The One who is coming has come so that we might live. The Babe of Bethlehem became the Good Friday Savior and the Easter hope for the whole world. As Christians, we live in Him now by faith, and on that Last Day we will be with Him forever in His kingdom! That’s good news for us and for all who believe. With faith in Christ, there is forgiveness for all of our sins. There is hope when things seem hopeless. There is life after death. There is eternity. With Jesus, we are more than conquerors. That’s why Jesus lived, died, and rose for you.

It is not important to know the date of the Last Day. In fact, Jesus says that we can’t know that time. It is not important to know anything about the details of our eternal existence. The important thing is the trust in Jesus for the forgiveness of sins that makes us constantly ready for the day when He will show Himself and raise the dead. Jesus urges us to be awake and on guard so that we will receive Him in joy – the joy that anticipates life forever with Him and the Father and the Holy Spirit. In Jesus’ name, amen. Now the peace of God that passes all understanding, keep your hearts and minds through faith in Christ Jesus, amen.

 
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Posted by on November 25, 2018 in Church Year, Pentecost, Sermons

 

All Saints’ Day

Grace, mercy, and peace to you from God our Father, and from our Lord and Savior, Jesus Christ, amen. The text for the sermon are the readings for the Feast for All Saints.

“After this I looked, and behold, a great multitude that no one could number, from every nation, from all tribes and peoples and languages, standing before the throne and before the Lamb, clothed in white robes, with palm branches in their hands, and crying out with a loud voice, “Salvation belongs to our God who sits on the throne, and to the Lamb!””That is what St. John saw as he wrote the book of Revelation. Who is it that he saw? He saw the saints, that is, the believers in Christ.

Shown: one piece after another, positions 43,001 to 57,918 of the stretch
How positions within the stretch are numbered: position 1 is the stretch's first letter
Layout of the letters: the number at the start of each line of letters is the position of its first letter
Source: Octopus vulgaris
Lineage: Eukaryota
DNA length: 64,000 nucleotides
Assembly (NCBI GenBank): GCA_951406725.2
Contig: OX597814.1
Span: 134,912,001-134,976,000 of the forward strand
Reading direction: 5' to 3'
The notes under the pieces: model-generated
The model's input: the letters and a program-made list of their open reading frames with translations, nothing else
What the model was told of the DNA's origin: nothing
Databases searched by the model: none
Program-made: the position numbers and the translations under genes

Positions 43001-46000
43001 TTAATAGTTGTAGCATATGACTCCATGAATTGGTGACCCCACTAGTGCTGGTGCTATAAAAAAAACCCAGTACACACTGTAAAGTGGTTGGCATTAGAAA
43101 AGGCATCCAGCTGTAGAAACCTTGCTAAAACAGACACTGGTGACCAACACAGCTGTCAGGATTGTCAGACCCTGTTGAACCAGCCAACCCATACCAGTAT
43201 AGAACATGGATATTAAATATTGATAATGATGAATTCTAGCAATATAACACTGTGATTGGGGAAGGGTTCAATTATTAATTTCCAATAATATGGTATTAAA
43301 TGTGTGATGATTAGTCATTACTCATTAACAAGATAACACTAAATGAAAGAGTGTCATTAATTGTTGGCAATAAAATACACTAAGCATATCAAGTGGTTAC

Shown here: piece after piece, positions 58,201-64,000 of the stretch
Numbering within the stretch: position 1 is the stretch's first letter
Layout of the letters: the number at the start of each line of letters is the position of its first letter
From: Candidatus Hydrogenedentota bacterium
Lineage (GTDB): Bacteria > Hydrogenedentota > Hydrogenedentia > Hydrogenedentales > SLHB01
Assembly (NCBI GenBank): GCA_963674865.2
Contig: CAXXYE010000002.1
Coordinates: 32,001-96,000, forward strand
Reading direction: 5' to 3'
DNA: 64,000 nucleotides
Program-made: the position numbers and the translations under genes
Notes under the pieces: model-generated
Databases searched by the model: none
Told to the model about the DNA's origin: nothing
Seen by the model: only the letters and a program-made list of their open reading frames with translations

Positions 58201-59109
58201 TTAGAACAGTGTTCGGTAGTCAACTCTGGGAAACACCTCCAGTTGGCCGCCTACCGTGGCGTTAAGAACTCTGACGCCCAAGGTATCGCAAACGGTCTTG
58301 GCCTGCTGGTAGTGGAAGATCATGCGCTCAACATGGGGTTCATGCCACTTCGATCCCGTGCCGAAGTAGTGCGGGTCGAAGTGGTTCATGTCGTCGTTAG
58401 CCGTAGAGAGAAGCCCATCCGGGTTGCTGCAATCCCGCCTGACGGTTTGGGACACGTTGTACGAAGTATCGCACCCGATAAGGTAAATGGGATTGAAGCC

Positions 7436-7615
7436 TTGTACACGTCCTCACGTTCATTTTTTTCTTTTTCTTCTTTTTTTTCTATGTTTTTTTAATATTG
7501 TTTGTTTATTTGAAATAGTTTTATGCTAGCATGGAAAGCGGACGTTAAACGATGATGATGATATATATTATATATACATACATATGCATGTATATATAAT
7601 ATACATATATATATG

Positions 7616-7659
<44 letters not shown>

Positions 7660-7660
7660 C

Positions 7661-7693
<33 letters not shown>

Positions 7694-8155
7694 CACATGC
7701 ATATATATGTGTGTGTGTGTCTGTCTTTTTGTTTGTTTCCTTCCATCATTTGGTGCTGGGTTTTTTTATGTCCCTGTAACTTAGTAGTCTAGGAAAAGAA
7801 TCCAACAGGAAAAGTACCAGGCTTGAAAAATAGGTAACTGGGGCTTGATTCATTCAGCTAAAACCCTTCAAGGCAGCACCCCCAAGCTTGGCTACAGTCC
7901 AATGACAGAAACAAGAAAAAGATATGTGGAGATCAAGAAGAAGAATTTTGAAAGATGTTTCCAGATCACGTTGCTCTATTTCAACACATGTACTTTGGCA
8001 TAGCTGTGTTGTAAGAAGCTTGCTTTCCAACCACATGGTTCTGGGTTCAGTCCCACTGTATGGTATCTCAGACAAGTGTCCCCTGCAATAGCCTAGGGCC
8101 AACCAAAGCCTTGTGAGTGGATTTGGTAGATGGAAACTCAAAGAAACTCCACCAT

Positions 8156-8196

This is a different view from those who say that this is all there is in life, that when you die, you are dead and that’s that. But what a sad view of life that is! Not only is it sad, it is wrong. There is indeed eternal life – eternal life in heaven or eternal life in hell. John sees beyond this earthly life and his focus is not on the now on earth, but rather, the now that is in heaven.

John sees that which is impossible by man, but possible by God. He sees a great cloud of witnesses, those who bear witness to the Lamb who was slain. On earth, they saw the Savior with the eyes of faith, whom having not seen they loved. Now they see Him. The veil of sense and the limitations of earth no longer obstruct their sight. They are forever with their God, in His immediate presence, where they wished and longed to be.

These saints look different, different than what we see them as, for they are seen for who they are, clothed in white robes, having washed their robes and made them white in the blood of the Lamb. These are the ones whom Christ has marked as belonging to Him. The blood of Jesus cleanses us from all sin, and so they appear before God pure and spotless, arrayed in the garment of Christ’s righteousness.

One of the elders asks John, “Who are these, clothed in white robes, and from where have they come from?”They come from every nation, from all tribes and peoples and languages.”Sin brought about a separation from God, not for some, but for all. That separation is done away with in Christ. Its effects disappear because of Christ’s atoning sacrifice. There is no longer any difference between peoples, for they are all one in Christ.

By John’s response, we see exactly who Christ is for – all peoples from all time and all places. No distinction is made on the part of John, for all have been created by God and He seeks to unite all peoples unto His Son. He desires to grant to all the gift of everlasting life, won solely by Christ and His shed blood for them.

It is interesting that the elder askes John from where they came. John responds by saying they have come out of the great tribulation. Throughout all the trials and tribulations, they have faced on earth, they have left all of that behind and are now free from it, for Christ has atoned for them and has sanctified them, washing over their sins with His shed blood.

As saints of God, “they shall hunger no more, neither thirst anymore; the sun shall not strike them, nor any scorching heat.”In other words, nothing shall be able to detract from the holiness that Christ has earned for them. There, “the Lamb in the midst of the throne will be their shepherd, and he will guide them to springs of living water, and God will wipe away every tear from their eyes.”